I am entirely grateful to my hon. Friend. He made precisely the point that I made in my statement. It was for the reason that he gave that we have taken the decision to establish the unilateral regime. I repeat: we should have preferred to achieve a multilateral regime. That remains our long-term preference.
Order. There is to be an important debate and a ten-minute Bill after this. I shall allow questions to continue for a further five minutes, and then we must move on.
Is the Foreign Secretary aware that we all understand why he has come to the Dispatch Box today—for a bit of electioneering and flag-waving, trying to give the British people the impression that the Government will take on the Argies again without any fishing protection vessels 8,000 miles away? It will not go unnoticed in the coastal and fishery areas of Britain that, while the Tory Government can suggest a 150-mile exclusion zone around the Falklands to protect fish stocks, they cannot do so for British fishermen around here. That will be the response of British fishermen. They will see the measure for what it is worth —a load of hypocrisy.
The hon. Gentleman speaks for a large number of constituencies, but I have not heard him speak with great credibility on behalf of the fishermen of England. Within the framework of the common fisheries policy, we have established a perfectly effective regime for the protection of British fishing interests in the waters around Britain and around the European Community.
After waiting so long, would it not have been prudent to wait for a chance to read and study the FAO report? Is not the reality that the Royal Navy has been given an unwelcome burden in the north Atlantic when it is over-stretched? Does my right hon. and learned Friend appreciate that many serious commentators will see that what we have gained in fish stocks we have lost in attempting a realistic long-term policy on the problems of the south Atlantic?
I wish the matter were as simple and benign as my hon. Friend suggest. It is necessary, for the reasons I have outlined and in response to the performance of the Argentine Government, to take action to establish a unilateral regime after a long and patient attempt to establish a multilateral alternative. It would not have been possible to go on waiting for that to emerge from the work of the FAO because the appearance of the first draft of the report is not expected until at least the end of this year. It is important to take action from the beginning of the next fishery season at the beginning of February.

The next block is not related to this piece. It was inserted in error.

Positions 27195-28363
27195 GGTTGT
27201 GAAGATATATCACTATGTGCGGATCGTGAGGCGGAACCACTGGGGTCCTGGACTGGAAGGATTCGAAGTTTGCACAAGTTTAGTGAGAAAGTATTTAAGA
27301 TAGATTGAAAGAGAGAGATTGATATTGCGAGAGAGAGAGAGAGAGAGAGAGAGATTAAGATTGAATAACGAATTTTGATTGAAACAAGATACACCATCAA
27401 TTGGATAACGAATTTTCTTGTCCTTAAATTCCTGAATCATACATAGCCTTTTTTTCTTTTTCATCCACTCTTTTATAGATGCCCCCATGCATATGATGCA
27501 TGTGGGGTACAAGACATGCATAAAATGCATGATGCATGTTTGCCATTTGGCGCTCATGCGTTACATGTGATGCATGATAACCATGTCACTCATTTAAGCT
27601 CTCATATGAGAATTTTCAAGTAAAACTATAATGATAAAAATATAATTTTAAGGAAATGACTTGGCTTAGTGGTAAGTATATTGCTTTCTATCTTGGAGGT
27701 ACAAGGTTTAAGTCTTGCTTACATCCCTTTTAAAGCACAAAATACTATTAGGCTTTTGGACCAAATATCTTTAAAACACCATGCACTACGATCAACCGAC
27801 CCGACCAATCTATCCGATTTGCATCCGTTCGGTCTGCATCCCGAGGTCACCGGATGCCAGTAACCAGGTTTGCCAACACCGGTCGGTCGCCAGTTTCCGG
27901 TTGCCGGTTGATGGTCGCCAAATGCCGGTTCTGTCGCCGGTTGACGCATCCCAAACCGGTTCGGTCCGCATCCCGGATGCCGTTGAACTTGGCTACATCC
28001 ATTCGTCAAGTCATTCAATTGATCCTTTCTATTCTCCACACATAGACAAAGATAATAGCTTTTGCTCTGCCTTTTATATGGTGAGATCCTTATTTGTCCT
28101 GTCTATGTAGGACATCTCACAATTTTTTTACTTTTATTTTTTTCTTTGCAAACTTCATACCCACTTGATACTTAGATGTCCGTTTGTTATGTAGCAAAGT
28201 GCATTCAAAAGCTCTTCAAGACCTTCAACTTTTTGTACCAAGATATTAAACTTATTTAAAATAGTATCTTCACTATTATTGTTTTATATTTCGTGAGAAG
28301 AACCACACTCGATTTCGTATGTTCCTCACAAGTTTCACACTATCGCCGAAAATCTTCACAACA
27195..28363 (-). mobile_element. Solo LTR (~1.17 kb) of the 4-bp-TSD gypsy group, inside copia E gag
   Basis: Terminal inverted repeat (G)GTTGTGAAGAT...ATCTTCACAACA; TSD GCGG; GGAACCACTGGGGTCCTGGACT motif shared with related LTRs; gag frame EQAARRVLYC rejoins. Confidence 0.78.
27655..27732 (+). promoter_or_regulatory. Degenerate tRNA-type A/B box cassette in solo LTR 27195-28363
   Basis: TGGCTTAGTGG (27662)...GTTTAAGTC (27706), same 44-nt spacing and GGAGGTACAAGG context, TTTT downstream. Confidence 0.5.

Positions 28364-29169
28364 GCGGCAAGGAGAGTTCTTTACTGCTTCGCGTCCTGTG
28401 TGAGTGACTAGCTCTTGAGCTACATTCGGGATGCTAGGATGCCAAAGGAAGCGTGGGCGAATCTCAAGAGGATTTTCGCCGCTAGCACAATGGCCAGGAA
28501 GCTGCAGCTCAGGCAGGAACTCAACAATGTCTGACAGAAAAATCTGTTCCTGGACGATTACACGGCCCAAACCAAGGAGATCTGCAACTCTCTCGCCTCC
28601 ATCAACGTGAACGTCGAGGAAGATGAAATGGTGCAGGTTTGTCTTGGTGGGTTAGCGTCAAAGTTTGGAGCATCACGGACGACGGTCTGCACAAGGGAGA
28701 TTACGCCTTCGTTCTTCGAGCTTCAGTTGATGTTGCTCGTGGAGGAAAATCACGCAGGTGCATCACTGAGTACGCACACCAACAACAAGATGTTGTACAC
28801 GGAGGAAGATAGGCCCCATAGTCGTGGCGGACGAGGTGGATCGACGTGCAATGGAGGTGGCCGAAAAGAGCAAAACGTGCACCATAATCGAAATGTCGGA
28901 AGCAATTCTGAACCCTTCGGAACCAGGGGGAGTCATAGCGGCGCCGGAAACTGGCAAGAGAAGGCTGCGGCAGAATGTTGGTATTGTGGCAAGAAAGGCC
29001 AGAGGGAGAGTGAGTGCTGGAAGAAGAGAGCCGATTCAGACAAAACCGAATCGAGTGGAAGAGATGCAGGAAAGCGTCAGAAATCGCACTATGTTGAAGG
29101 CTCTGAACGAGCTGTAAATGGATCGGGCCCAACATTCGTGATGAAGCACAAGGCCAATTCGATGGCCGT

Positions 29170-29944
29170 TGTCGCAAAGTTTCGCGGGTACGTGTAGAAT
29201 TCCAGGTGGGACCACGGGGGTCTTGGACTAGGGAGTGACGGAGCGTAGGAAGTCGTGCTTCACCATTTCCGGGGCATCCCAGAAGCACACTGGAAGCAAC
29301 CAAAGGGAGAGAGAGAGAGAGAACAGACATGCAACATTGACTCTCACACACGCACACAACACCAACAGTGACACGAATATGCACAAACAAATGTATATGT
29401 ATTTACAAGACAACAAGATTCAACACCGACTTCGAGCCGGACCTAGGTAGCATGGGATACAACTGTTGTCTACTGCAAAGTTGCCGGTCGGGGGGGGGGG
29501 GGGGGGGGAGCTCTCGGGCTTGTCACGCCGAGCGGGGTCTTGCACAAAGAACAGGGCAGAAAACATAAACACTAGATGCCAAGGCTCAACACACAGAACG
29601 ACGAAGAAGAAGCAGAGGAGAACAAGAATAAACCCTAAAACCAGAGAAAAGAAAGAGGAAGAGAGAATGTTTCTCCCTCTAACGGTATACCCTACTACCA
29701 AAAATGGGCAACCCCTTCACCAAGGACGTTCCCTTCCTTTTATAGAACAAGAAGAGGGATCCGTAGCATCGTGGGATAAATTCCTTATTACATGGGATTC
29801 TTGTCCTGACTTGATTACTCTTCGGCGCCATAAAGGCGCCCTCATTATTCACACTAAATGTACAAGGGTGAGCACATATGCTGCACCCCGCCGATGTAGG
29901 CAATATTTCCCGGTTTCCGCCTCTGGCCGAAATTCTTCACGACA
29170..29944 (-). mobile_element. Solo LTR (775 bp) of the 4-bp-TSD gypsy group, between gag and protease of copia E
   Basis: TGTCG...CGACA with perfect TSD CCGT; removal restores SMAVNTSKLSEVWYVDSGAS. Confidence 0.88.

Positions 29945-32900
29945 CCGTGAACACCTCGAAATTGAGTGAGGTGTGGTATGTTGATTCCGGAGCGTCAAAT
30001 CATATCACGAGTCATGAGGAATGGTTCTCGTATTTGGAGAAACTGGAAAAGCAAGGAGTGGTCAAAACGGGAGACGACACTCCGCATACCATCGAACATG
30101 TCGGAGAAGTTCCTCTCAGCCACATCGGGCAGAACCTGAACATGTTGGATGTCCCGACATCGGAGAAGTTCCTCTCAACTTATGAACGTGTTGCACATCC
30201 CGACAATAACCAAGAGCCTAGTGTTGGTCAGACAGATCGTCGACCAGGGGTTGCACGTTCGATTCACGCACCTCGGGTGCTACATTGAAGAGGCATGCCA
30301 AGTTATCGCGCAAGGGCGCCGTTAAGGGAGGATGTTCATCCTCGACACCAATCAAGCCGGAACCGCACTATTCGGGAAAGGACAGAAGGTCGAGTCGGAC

Is the Foreign Secretary aware of the questions that I asked his Department in July this year about the high mortality rate of rock hopper penguins in the Falkland Islands? One of the reasons advanced for the high mortality rate was over fishing around the Falkland Islands. Was concern for rock hopper penguins considered by the Foreign Secretary when he made his announcement? Can he tell the House what has been discovered by the Government about the cause of death among rock hoppers in the Falklands? Is he not aware that rock hoppers will be grateful to him for his statement today—the live ones, of course?
I am sorry to have to disappoint the hon. Gentleman, but I must tell him that among the many factors leading us to take the decision, those that were not the most important were his own interests and the impact of puffinosis on penguins in the south Atlantic. Several thousand penguins, out of a population of about 4 million birds, are thought to have died from the effects of a seabird disease known as puffinosis. It is no doubt because of the hon. Gentleman's passionate interest in the subject that I am able to give him the additional information that tests at the Ministry of Agriculture, Fisheries and Food veterinary centre in Norwich showed unusually high concentrations of lead in the birds' tissues. Further research will he undertaken next year. But that interesting information had nothing to do with the motivation of today's decision.
As my right hon. and learned Friend knows, I was the only member of the Foreign Affairs Select Committee to vote in favour of the establishment of the fisheries zone, so I welcome his action. Can he really tell me that he has made no estimate, as he said to my hon. Friend the Member for Uxbridge (Mr. Shersby), as to the revenue and the costs to the Falkland Islands? I trust that the revenue exceeds the costs.
That is the broad basis on which the matter has been undertaken. Obviously, it is not possible to identify precisely, in advance, what the revenue will be. That depends on the number of licences that are issued. There is an expectation that the costs should be kept as low as possible. The costs should not exceed the licence revenue. It is no doubt on that same prudent premise that my hon. Friend voted so long ago for the measure that we have been wise enough to take today.
Will the Foreign Secretary accept that what he has said so far about the costs of this exercise has been vague in the extreme? What consultations have taken place with the Falkland Islands Government? Has the Foreign Secretary given the Falkland Islands Government a blank cheque that, whatever happens, British conventional troops are at hand?
The decision to proceed to the unilateral regime has been discussed with the Falkland Islands Government, including the cost of implementation and policing, revenue as well as costs, and has led to the expectation that I have identified. The fisheries protection vessels will be the responsibility of the Falkland Islands Government. The defence of the integrity of the Falkland Islands protection zone will remain the responsibility of the forces in place in the Falklands at present.